Although the contractions stayed about the same frequency, I started getting more uncomfortable. It was still not really painful, but it was now like my worst ever menstrual cramps; the kind you might have every few years that make you need to spend a day in bed. I asked the nurse when it would be time for an epidural. I had thought there would be a point when they came and offered it. I remembered something about waiting until you're 4-5cm or something, to let your body do it's thing first. She explained that they don't really do that with pitocin inductions. For one thing, pitocin contractions are notoriously much more uncomfortable, and also since it's not your body in charge anyway it doesn't matter, they will still be controlling things with the pitocin regardless of what you're feeling.

So basically she said most doctors would let you have the epidural whenever you wanted. I told her I still wasn't sure when I should ask for it. She suggested getting it early, before you feel like you need it. It's easier to have the actual proceedure when you're in less pain and everyone takes a different lngth of time to respond to it, plus you never know when the anesthesiologists will get booked up. I told her I'd like to request it as soon as it was allowed then, and the guy was there in minutes.

9:45am - Epidural
I had been pretty calm about everything up until this point, but I was nervous about the epidural. The anesthesiologist came storming in pissed off at another doctor for rescheduling some other procedure and fuming about it to my nurse. She calmly had me sit on the edge of my bed with my back exposed and hunched over while he continued to rant and rave about "how DARE he ask such-and-such..." He scrubbed the iodine over my back with a vengence and may have removed a layer or two of skin. The nurse gently whispered instructions to me "hug your pillow in front of you, and when I say so, tuck your head and chin all the way down and push your back out towards him...okay, now." And it was done. It felt sore going in, but went away quickly.

I tend to be pretty sensitive to drugs and the epidural kicked in immediately. I felt warm and tingly, but I also got major jitters and felt like crap. I started to regret asking for the epidural so soon since I wasn't yet really in pain, but those side effects had subsided within 20 minutes and ultimately I think it was best I had it early and had loads of time for it to sort of settle in. Just like I'd been told I would, I had to laugh at the monitor when I saw the next contraction and felt nothing. Ahhhh. Then nothing happened for basically the rest of the day. Oh except the catheter, which SUCKED. I don't know why it hadn't occurred to me I'd need one of those, but eventually I didn't feel that much either.

7:00pm - Water broken
After 14 hours of pitocin, contractions were still 3-4 minutes apart, as they'd been pretty much all day. I was now 2cm. A different doctor now on duty (the third since I'd arrived), decided it was time to break my water. It really does look like a crochet hook. For some reason I decided this was it. There was no turning back now! It was beginning to look like I might actually have a baby. The doctor gave her guess: 7am. She asked the nurse what she thought. "You may be right but I'm not going to say 7am, just because that's too cruel. I'll say 2-3am." Sounded like they were expecting things to get more painful from here on in. And that's basically the idea with breaking the water, without that extra cushion each contraction can put more pressure on the cervix. Hopefully things would advance a little more quickly.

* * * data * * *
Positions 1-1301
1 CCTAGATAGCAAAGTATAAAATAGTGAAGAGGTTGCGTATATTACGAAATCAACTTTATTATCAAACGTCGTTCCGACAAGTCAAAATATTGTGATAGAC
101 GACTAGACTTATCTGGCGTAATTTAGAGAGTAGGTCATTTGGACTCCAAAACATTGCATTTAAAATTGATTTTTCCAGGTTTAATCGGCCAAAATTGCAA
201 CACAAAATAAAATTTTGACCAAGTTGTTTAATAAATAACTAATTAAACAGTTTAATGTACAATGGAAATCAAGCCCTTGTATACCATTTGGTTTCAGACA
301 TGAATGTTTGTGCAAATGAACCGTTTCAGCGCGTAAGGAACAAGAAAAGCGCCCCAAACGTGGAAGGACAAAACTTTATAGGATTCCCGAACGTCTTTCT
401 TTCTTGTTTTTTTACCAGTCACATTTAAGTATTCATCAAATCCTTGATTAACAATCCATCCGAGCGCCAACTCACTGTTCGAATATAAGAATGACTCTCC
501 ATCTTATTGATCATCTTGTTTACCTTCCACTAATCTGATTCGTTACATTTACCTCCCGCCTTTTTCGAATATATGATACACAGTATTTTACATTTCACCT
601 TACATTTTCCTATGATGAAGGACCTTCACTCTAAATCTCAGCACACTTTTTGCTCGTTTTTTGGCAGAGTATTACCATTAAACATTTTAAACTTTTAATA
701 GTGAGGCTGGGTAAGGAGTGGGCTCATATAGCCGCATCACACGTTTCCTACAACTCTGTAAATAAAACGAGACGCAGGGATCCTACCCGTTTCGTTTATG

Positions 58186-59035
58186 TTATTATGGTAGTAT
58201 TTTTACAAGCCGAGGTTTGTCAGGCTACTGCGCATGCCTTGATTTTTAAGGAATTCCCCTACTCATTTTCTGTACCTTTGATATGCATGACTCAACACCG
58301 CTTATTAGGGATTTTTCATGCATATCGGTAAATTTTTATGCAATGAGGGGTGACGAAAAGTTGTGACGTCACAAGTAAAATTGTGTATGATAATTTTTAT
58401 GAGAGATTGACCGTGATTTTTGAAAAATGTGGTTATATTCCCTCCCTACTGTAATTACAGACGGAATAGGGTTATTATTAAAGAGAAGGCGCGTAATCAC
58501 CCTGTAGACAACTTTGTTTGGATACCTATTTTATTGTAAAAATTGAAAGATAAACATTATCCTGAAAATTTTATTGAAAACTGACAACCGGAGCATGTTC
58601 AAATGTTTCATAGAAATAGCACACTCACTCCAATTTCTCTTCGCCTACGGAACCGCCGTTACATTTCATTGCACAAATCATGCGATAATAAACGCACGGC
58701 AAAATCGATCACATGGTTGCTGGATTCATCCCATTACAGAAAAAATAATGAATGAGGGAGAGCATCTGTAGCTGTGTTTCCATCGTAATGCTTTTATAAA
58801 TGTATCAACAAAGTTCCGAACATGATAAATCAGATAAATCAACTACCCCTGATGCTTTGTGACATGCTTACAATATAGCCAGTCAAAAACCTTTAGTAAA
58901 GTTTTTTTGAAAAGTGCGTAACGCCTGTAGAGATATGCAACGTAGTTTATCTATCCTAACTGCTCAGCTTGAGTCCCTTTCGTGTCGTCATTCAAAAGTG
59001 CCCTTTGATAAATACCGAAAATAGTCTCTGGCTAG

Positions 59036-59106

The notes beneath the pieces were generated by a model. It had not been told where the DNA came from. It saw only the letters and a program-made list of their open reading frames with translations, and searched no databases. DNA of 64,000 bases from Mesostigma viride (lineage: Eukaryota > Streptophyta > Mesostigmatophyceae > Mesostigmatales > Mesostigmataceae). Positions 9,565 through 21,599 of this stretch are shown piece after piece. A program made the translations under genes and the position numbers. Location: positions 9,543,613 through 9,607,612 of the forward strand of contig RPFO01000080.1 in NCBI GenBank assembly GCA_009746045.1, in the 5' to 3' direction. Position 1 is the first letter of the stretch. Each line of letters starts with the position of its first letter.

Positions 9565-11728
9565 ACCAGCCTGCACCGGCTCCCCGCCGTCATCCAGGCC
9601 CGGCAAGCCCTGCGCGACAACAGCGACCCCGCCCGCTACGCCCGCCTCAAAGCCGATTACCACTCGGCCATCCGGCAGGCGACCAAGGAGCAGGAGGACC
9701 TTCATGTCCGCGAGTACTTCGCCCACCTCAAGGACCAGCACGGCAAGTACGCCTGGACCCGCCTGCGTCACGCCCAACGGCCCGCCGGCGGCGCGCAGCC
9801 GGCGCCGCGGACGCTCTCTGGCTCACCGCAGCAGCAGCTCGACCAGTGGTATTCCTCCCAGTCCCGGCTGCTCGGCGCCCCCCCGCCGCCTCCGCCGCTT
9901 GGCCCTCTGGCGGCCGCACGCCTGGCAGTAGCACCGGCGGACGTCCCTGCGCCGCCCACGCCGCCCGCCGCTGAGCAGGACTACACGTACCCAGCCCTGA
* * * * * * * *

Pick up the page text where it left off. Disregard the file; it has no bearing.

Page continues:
10:00pm - Feeling contractions
Twelve hours after starting the epidural, I was still numb but the contractions were now strong enough that I could feel them through the epidural. Again they were more uncomfortable than painful, but I was aware of them, and I'd finally made it to 3cm. J and I fell asleep.

November 3
1:00am - Active labor

Around midnight the contractions became strong enough to wake me up, and they got stronger over the next two hours. Around 1am I started trying to wake J up from his nap on the very uncomfortable bench in the room. He's a heavy sleeper and kept opening an eye to check on me then dozing off again. By 2am he was finally awake for good. By then the contractions were strong enough that I has having to try some of the breathing techniques from class. I hadn't been big on all that stuff because I knew I was planning to have an epidural, but there was an exercise in class where we had to push with our hands against force with and without focused breathing and I was amazed at how much difference the breathing made, so I gave it a shot. It really helped. This will sound so corny but with each breath out I was envisioning my cervix widening a bit more, as if I was blowing it open. I don't know if I was actually making any progress with that, but it made all the difference in getting through them.

This went on for about 20 minutes before I started feeling like I wanted to push. More specifically, it felt sort of like I wanted to poop. At that point I was fighting the urge to bear down, so at 1:30 J went to let the nurse know. The contractions didn't look any different on the monitor so they weren't aware anything had changed. At 1:45 she checked my cervix and I was fully dilated-she said it waqs time to push. My nurse was amazing (thank you Staci, where ever you are!), and walked me through exactly what I needed to do; taking a huge breath in at the start of every contraction, then holding it in while I pushed as hard as I could before exhaling--about three of these during every contraction.

3:06am - Delivery